Ward Blanton (University of Kent)

Arthur Bradley (Lancaster University)

Antonio Cerella (UCLAN)

Michael Dillon (Lancaster University)

2 pm Thursday, 19th May

Frankland Colloquium Room

Faraday Building

Lancaster University

This event is free and open to all. In order to reserve a place, please email Arthur Bradley at a.h.bradley@lancaster.ac.uk

 

 


Feb 6 2016

Roberto Esposito to give Northern Theory School Annual Public Lecture

R-Esposito1

 

 

 

 

 

 

 

 

Rowman and Littlefield International Annual Public Lecture

‘The Dispositif of Person’

Roberto Esposito (Scuola Normale Superiore, Italy)

Roberto Esposito is Professor of Theoretical Philosophy at the Scuola Normale Superiore in Italy. Until 2013, he was Vice Director of the Istituto Italiano di Scienze Umane, Full Professor of Theoretical Philosophy, and the coordinator of the doctoral programme in Philosophy. For five years, he was the only Italian member of the International Council of Scholars of the Collège International de Philosophie in Paris. He is the author of many books including Communitas: The Origin and Destiny of Community (Stanford University Press, 2004), Bios: Biopolitics and Philosophy (Minnesota University Press, 2008), Immunitas: The Protection and Negation of Life (Polity Press, 2011), Third Person: Politics of Life and Philosophy of the Impersonal (Polity Press, 2012), Living Thought: The Origins and Actuality of Italian Philosophy (Stanford University Press, 2012) and Two: The Machine of Political Theology and the Place of Thought (Fordham University Press, 2015).

4.30 pm, 19th May 2016

Frankland Lecture Theatre

Faraday Building

Faculty of Arts and Social Sciences

Lancaster University

This event is free and open to all but places are strictly limited. Please contact Arthur Bradley to reserve a place: a.h.bradley@lancaster.ac.uk


Oct 2 2015

On Creaturely Life

original

 

 

 

 

 

 

 

 

A New Reading Group on Humanity and Animality at the University of Leeds

In the first meeting, the group will discuss the opening chapter of Eric Santner’s Creaturely Life and Rainer Maria Rilke’s “The Eighth Duino Elegy”. Please see the Creaturely Life webpage for links to the reading material: http://creaturelylife.tumblr.com/

3-5 pm, Wednesday, October 7th

Medical Humanities Suite

School of English

University of Leeds


Jun 8 2015

Futures of the Archive: Theory, Criticism, Crisis

archivefever_2

 

 

 

 

 

 

 

 

 

 

A new book series from Rowman and Littlefield International in partnership with the Northern Theory School

Edited by Arthur Bradley (Lancaster University) and Simon Swift (University of Geneva)

What will be the future of critical theory’s past? This new series offers a set of radical interdisciplinary interventions which explore how the history of critical theory can contribute to an understanding of the contemporary.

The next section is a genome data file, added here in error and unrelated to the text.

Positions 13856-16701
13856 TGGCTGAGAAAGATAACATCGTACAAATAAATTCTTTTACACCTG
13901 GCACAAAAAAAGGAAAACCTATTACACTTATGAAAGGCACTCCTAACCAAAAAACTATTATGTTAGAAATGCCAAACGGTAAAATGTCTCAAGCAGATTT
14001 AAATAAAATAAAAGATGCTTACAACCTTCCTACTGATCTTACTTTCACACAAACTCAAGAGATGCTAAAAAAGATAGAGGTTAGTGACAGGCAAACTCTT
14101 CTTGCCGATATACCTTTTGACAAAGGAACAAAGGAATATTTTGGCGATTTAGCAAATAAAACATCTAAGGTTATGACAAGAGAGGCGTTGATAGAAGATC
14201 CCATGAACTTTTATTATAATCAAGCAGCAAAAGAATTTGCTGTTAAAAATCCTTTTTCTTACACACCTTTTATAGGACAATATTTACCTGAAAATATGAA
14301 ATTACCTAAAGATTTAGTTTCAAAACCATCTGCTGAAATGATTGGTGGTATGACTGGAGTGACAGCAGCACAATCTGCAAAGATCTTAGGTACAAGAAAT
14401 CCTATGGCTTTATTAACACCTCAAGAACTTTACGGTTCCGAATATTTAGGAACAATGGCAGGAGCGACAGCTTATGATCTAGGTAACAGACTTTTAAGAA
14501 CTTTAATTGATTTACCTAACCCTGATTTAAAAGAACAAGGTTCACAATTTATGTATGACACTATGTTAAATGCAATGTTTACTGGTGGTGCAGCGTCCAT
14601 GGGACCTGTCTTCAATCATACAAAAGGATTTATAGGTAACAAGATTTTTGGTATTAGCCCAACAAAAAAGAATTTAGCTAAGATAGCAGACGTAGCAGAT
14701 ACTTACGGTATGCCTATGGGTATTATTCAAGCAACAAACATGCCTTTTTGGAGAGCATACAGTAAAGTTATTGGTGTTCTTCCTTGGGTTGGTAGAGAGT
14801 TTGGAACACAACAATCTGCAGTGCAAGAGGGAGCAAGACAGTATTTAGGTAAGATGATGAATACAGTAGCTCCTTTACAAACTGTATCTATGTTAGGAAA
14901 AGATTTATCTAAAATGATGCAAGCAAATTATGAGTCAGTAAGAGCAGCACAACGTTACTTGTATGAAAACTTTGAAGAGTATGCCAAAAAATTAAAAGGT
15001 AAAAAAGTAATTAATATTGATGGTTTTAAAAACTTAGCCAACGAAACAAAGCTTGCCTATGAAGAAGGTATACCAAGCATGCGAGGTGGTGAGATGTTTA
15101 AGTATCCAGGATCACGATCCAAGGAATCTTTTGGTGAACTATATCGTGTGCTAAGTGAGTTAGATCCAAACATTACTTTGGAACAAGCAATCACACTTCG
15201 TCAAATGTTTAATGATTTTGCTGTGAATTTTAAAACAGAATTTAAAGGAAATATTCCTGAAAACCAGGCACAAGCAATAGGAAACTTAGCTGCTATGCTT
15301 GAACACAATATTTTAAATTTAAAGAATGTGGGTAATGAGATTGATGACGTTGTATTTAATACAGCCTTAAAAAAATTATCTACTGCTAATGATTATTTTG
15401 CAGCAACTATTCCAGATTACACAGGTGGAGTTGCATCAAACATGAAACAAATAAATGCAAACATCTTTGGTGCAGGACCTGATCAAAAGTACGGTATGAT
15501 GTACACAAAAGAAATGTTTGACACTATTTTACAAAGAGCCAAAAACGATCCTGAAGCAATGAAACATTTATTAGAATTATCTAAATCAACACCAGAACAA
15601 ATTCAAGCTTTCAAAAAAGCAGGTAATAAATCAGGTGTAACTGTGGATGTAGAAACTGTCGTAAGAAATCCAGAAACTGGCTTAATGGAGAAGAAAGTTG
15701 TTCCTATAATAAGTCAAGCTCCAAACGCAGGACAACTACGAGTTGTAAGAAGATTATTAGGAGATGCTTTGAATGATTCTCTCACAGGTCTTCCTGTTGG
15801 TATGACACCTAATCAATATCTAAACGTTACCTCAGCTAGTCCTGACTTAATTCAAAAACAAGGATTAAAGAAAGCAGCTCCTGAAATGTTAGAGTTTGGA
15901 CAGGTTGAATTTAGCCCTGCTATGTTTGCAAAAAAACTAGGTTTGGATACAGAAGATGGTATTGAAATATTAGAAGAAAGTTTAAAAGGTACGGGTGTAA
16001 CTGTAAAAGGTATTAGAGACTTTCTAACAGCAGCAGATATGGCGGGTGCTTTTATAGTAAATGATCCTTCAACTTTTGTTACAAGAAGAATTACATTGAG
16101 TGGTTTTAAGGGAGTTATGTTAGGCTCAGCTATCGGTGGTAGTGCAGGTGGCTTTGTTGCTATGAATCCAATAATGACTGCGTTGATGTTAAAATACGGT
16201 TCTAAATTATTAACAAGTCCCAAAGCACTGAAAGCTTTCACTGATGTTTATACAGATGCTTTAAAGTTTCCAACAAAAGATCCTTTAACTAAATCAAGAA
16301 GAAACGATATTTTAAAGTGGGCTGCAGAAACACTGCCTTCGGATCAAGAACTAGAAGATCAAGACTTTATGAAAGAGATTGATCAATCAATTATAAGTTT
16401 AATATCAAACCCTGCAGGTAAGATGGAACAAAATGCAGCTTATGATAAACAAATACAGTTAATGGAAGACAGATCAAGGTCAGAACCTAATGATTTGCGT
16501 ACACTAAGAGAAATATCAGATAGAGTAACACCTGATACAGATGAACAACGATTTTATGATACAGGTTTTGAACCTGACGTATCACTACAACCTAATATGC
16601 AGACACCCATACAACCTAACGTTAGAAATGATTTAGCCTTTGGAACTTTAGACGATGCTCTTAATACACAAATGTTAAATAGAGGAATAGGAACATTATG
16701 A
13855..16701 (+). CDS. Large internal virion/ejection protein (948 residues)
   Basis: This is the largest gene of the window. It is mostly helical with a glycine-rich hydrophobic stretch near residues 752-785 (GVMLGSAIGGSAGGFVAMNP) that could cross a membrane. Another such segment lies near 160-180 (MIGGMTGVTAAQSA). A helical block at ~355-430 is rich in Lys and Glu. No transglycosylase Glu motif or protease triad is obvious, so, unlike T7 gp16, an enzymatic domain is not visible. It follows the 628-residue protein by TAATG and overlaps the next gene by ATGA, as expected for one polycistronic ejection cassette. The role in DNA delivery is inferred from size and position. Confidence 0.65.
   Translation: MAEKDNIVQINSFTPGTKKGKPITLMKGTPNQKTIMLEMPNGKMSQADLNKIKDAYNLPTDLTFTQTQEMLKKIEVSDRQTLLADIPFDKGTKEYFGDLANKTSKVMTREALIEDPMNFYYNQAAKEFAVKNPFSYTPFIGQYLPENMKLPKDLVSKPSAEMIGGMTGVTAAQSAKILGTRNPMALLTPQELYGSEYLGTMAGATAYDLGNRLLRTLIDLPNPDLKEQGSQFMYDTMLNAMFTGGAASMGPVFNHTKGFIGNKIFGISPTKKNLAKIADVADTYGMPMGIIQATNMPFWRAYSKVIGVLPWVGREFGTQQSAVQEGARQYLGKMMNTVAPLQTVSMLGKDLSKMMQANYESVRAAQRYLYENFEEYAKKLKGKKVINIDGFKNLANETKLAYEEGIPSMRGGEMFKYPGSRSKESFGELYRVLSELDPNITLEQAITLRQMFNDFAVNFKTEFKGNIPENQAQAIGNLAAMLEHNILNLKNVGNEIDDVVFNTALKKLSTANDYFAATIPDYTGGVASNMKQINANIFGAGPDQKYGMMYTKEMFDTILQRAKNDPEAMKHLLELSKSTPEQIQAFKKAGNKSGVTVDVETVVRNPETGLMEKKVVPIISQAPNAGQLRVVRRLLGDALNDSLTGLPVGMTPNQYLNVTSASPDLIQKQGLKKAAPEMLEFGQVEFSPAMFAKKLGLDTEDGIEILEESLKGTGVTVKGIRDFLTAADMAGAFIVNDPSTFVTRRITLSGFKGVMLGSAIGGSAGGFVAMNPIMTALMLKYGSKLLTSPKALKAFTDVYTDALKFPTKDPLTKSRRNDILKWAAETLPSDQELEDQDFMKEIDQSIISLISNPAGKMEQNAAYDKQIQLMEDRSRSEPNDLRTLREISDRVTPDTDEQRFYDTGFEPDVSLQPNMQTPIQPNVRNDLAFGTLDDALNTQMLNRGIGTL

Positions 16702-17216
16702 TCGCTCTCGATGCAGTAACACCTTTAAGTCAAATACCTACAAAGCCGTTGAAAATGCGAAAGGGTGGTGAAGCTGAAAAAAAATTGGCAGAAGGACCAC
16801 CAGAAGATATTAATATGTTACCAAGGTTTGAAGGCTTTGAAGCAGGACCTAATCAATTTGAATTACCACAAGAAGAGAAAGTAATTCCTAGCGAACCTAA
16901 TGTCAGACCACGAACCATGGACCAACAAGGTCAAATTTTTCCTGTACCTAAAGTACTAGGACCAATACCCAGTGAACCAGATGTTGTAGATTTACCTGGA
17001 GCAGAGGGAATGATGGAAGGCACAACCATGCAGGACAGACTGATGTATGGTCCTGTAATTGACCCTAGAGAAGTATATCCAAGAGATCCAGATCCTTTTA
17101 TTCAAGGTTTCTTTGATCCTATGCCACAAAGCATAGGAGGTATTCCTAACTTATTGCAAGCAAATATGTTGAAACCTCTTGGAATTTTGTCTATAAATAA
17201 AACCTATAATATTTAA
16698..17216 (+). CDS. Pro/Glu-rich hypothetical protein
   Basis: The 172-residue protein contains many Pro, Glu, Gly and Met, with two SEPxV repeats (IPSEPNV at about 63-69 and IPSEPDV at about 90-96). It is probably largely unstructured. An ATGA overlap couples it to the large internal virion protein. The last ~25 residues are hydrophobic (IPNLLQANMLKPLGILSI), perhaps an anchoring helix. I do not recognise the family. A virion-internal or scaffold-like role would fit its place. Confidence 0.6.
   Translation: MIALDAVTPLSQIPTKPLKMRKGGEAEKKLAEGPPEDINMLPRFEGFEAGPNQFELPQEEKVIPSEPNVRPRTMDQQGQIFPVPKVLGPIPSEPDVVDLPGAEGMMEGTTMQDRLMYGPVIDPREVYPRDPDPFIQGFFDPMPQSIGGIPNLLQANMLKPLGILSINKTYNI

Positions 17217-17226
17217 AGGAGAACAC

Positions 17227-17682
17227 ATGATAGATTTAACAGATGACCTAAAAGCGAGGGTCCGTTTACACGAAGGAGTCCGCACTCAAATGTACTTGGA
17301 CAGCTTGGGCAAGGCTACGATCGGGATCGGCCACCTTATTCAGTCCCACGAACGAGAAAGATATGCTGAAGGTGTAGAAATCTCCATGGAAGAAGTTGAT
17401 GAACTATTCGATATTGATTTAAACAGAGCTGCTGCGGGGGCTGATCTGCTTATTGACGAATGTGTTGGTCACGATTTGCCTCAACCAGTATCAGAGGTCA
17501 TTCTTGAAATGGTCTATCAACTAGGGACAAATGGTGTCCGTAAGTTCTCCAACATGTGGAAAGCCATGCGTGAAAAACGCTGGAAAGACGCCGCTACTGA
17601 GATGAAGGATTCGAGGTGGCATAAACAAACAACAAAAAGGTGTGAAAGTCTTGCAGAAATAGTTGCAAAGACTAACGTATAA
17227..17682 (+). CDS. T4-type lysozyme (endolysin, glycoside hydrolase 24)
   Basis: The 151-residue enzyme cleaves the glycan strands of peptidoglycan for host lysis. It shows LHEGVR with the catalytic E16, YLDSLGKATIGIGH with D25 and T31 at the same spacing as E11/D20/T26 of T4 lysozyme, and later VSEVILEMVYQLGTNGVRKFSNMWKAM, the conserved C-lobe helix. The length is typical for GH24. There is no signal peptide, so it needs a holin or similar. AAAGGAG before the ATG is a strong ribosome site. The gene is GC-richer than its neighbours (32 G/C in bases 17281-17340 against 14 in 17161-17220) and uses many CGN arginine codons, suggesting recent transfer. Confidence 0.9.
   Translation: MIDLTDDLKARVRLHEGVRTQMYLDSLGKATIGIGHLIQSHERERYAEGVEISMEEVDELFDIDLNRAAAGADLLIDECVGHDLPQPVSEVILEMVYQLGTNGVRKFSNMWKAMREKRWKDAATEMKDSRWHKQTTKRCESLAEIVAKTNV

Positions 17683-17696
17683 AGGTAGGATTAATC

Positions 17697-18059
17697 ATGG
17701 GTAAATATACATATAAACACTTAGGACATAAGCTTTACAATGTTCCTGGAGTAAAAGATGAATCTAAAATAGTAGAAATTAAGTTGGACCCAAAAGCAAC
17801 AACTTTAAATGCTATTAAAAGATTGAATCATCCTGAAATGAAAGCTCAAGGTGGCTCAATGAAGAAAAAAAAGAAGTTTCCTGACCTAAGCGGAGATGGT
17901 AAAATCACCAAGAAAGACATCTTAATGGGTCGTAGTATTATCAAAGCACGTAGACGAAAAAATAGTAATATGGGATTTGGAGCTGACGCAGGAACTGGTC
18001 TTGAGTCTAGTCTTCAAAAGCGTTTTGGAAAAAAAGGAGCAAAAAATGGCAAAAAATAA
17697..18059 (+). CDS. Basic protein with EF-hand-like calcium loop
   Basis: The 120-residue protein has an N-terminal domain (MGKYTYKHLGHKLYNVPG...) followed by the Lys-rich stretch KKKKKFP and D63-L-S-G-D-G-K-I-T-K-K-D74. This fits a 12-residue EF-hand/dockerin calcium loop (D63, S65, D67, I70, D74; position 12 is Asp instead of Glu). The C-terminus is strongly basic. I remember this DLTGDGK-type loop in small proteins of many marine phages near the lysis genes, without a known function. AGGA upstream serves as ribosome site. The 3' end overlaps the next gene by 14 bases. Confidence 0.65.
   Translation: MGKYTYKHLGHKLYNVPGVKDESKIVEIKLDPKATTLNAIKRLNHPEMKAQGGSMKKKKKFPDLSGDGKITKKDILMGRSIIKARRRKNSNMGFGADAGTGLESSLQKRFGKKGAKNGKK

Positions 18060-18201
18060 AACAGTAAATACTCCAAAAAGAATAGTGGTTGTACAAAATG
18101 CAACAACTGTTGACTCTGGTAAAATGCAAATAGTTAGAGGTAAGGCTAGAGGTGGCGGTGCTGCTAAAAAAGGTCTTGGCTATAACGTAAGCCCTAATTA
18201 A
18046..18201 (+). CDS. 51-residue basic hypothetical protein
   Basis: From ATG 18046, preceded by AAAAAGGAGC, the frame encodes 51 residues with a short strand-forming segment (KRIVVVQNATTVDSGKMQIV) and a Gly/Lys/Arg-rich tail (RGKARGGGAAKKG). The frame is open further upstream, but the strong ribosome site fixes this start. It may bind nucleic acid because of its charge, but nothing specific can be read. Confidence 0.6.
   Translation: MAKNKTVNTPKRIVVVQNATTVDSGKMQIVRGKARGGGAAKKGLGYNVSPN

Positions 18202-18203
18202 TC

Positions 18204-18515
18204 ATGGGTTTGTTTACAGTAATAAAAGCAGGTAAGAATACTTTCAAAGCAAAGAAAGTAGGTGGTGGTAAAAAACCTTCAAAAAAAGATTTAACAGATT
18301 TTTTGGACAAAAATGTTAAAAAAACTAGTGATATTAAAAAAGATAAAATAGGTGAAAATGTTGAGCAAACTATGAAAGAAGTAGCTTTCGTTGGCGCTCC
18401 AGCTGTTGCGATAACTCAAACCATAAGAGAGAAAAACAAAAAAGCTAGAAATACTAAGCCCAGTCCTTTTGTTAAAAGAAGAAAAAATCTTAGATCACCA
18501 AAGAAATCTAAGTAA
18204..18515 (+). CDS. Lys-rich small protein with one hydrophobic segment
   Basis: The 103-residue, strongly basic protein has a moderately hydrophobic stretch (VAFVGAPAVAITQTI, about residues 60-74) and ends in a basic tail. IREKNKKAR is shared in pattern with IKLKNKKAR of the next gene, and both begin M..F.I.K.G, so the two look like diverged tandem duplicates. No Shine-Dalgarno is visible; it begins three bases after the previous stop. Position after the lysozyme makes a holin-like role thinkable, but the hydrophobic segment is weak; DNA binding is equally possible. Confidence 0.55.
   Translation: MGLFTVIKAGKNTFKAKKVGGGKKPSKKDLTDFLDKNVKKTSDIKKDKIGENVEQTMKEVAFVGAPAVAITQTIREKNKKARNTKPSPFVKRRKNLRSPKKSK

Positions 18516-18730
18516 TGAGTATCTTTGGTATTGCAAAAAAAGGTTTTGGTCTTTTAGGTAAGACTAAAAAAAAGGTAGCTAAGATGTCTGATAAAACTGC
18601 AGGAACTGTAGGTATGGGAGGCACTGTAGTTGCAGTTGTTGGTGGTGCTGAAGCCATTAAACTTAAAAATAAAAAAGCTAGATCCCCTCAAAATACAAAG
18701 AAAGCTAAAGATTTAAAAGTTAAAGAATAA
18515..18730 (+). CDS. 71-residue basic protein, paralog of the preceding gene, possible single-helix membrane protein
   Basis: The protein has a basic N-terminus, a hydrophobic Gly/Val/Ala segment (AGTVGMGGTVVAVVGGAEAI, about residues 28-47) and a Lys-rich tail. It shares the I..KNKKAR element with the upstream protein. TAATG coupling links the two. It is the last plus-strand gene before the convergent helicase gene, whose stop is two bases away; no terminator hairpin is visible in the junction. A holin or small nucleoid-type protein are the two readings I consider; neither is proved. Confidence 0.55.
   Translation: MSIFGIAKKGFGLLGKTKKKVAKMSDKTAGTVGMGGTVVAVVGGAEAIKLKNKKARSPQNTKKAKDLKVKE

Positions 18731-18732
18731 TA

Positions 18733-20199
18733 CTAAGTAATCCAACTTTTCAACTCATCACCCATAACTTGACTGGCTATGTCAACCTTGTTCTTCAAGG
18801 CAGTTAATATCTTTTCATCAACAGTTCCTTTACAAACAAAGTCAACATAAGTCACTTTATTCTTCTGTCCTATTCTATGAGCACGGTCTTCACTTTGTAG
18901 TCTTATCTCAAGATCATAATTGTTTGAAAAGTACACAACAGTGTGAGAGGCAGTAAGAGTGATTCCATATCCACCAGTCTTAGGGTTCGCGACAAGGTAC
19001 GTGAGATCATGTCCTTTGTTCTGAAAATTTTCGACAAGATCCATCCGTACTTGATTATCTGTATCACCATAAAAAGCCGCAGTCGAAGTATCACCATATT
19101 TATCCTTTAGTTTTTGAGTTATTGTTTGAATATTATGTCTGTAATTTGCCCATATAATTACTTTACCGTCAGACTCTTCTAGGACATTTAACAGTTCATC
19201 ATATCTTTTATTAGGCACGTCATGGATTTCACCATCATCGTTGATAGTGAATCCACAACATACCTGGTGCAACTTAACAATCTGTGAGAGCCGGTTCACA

By returning to classic critical debates in philosophy, politics, aesthetics, religion and more, the volumes in this series seek to provide a new insight into the crises of our present moment: capitalism, revolution, biopolitics, human rights, the animal and the anthropocene.

In this way, Futures of the Archive shows that the past – and in particular critical theory’s own past – is not a dead letter, but an archive to which we still belong and which continues to shape our present and future.

International Advisory Board: 

Robert Appelbaum (University of Uppsala)

Howard Caygill (Kingston University)

Terry Eagleton (Lancaster University)

Paul Hamilton (Queen Mary, University of London)

J. Hillis Miller (University of California at Irvine)

Yvonne Sherwood (University of Kent)

Lyndsey Stonebridge (University of East Anglia)

Rei Terada (University of California at Irvine)

Samuel Weber (Northwestern University)

In order to discuss or propose a submission, please contact Arthur Bradley and Simon Swift.


May 10 2014

Political Theology and Modernity: The Legacy of Carl Schmitt

Unknown-1

 

 

 

 

 

 

 

A One Day Research Symposium at Lancaster University with Professor William Rasch (Indiana University)

The Northern Theory School in conjunction with the Journal for Cultural Research (Taylor & Francis) and the Department of Politics, Philosophy and Religion at Lancaster University is pleased to announce a one-day research symposium on Political Theology and Modernity: The Legacy of Carl Schmitt. Its keynote speaker will be Professor William Rasch (Indiana) and other speakers will include Agata Bielik-Robson (Nottingham), Michael Dillon (Lancaster) and Michael Hoelzl (Manchester). This event will be of interest to academics and graduate students interested in the legacy of Carl Schmitt, political theology and the relationship between religion and politics more widely.